[whatwg] HTML6 Doctype
dhtmlkitchen at gmail.com
Tue Aug 24 20:20:44 PDT 2010
On 8/24/10, Ian Hickson <ian at hixie.ch> wrote:
> On Wed, 25 Aug 2010, David Bruant wrote:
>> > It's likely that there won't be an HTML6 --
>> "unlikely" (likely-won't) doesn't mean that there won't be. The
>> eventuality should probably not be thrown away that easily. Twenty years
>> ago, who could have predicted what happened until today ? Can we already
>> predict what is going to (not) happen twenty or one hundred years from
>> now ? I think that this statement should be very carefully justified.
> Fair enough. I don't think it changes anything in this particular case
>> > not because HTML5 will be the last version, but because we've moved to
>> > an unversioned development model where there is simply a
>> > continually-maintained HTML specification that is always current.
>> If, when you say "we", you mean "the WHATWG and the W3C", this is
>> incoherent with what is written here :
> That was out of date. Fixed. Thanks for bringing this to my attention!
>> Can both [the W3C and the WHATWG] work on the same spec and at the same
>> time for one having a mature enough specification to say "this is a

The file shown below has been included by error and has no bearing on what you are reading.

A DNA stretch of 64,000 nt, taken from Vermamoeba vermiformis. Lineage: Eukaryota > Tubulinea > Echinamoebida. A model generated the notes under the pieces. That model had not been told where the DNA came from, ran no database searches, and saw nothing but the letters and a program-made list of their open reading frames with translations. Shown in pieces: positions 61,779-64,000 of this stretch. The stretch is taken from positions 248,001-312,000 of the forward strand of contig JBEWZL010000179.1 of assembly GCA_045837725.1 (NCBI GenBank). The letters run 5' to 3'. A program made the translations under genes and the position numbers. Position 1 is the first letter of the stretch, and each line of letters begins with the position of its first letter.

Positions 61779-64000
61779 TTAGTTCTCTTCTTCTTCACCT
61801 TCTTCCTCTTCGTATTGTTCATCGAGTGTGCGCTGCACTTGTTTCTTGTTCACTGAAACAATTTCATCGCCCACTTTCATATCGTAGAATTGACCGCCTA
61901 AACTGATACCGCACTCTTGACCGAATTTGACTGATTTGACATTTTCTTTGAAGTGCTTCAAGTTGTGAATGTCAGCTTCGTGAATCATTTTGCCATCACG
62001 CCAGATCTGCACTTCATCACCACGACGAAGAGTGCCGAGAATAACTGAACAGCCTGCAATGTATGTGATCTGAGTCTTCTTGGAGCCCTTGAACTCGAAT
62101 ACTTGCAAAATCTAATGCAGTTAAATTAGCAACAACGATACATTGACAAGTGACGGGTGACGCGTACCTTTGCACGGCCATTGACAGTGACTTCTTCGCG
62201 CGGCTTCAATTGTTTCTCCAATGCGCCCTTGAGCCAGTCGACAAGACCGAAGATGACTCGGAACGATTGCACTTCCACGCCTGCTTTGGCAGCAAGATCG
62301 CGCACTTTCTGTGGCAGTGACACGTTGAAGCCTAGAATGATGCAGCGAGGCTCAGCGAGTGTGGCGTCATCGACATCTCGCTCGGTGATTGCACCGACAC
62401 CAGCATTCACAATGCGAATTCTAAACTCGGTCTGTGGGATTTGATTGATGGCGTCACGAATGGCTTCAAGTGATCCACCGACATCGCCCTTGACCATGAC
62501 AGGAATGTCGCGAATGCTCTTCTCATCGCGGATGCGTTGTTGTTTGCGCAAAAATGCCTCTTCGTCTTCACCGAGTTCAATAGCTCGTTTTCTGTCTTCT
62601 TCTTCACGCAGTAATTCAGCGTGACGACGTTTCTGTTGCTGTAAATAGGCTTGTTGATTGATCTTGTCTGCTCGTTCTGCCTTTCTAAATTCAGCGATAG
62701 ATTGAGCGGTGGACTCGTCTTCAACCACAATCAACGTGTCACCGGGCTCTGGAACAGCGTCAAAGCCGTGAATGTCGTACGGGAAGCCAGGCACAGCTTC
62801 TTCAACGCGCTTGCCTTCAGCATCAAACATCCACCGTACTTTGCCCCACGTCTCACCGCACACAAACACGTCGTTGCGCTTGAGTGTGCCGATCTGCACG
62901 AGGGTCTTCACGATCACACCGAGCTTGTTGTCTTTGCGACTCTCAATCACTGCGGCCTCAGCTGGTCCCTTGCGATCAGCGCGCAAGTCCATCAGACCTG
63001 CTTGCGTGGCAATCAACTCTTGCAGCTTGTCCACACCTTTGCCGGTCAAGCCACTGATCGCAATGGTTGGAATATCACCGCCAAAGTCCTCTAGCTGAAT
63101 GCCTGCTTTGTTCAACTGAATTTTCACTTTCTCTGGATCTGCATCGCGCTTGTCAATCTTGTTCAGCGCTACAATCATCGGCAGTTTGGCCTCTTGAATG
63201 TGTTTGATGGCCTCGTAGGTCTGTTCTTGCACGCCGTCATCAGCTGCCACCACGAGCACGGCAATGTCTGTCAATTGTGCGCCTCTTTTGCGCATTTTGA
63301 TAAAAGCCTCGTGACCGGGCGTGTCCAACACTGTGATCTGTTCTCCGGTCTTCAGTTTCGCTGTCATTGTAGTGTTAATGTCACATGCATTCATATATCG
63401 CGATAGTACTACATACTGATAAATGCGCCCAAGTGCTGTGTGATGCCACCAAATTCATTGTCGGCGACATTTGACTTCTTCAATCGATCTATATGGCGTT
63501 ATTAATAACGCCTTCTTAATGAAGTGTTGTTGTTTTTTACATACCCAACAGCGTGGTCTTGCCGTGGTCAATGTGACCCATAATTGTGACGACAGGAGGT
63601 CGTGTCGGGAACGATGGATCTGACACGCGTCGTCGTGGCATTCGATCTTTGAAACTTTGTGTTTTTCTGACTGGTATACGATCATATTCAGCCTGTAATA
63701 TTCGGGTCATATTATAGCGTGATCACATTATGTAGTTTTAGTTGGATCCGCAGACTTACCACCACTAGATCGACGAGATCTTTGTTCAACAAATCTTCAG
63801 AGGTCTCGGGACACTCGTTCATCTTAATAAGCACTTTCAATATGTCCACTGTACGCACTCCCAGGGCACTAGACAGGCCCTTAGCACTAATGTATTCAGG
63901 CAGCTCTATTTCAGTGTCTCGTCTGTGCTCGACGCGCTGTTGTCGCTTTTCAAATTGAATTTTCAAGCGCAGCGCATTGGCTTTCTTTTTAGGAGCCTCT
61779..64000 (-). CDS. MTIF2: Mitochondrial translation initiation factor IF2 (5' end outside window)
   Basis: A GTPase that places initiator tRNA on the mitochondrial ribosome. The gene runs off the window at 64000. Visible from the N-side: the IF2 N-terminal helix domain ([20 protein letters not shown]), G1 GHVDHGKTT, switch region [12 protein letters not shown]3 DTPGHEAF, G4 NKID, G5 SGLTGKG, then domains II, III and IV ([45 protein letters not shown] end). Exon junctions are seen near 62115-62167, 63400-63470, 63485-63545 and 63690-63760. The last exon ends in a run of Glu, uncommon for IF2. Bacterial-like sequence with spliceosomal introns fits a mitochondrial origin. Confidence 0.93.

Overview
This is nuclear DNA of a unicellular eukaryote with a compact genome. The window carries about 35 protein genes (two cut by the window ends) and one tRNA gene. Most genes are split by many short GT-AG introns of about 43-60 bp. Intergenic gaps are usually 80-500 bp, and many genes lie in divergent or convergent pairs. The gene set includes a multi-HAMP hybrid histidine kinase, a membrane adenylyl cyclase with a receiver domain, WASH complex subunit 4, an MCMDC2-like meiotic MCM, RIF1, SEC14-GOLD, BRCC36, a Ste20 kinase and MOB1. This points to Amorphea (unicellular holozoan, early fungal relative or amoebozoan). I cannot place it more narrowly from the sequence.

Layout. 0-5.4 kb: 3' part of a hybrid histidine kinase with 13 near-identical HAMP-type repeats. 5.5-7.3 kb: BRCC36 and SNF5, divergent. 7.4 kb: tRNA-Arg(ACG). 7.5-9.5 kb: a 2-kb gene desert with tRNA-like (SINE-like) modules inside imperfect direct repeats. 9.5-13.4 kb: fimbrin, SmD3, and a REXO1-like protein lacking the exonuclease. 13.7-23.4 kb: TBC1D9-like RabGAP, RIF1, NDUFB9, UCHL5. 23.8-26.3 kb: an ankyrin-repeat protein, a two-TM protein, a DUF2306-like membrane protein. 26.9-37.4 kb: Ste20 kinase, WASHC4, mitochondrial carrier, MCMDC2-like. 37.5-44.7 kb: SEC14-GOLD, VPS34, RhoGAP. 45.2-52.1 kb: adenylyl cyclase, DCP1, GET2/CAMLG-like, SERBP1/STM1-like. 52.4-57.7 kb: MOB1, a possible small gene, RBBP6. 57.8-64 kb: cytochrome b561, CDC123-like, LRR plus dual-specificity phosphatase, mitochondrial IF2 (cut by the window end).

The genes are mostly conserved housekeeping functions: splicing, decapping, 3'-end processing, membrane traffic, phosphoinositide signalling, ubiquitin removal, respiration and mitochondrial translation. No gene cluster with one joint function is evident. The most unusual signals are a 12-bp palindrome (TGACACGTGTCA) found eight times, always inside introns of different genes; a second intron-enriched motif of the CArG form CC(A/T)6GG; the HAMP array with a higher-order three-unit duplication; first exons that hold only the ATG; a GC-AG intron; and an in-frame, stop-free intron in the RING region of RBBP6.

>> Recommendation" and the other saying "this is still in progress" ?
> IMHO the idea of having a recommendation is out-dated,
Having clear delineation of a set of features being a recommendation
has its drawbacks. There's the aspect of getting the whole thing done
before it can be recommended or normatively cited, then there's
Having distinction of any one feature being official recommendation is
valuable. Think about it: An official recommendation should be more
widely supported and using it would have fewer forwards compatibility
>> How can a HTML validator be written ? Should it be
>> continually-maintained as well, making correct document incorrect and
>> vice-versa depending on the validation day ?
> Yes, just like browsers are continually maintained.
Not necessarily "just like", but similarly to. Validation rules might,
for example, not parse features that are too new or might warn about
usage of features that have not reached a certain level of maturity.
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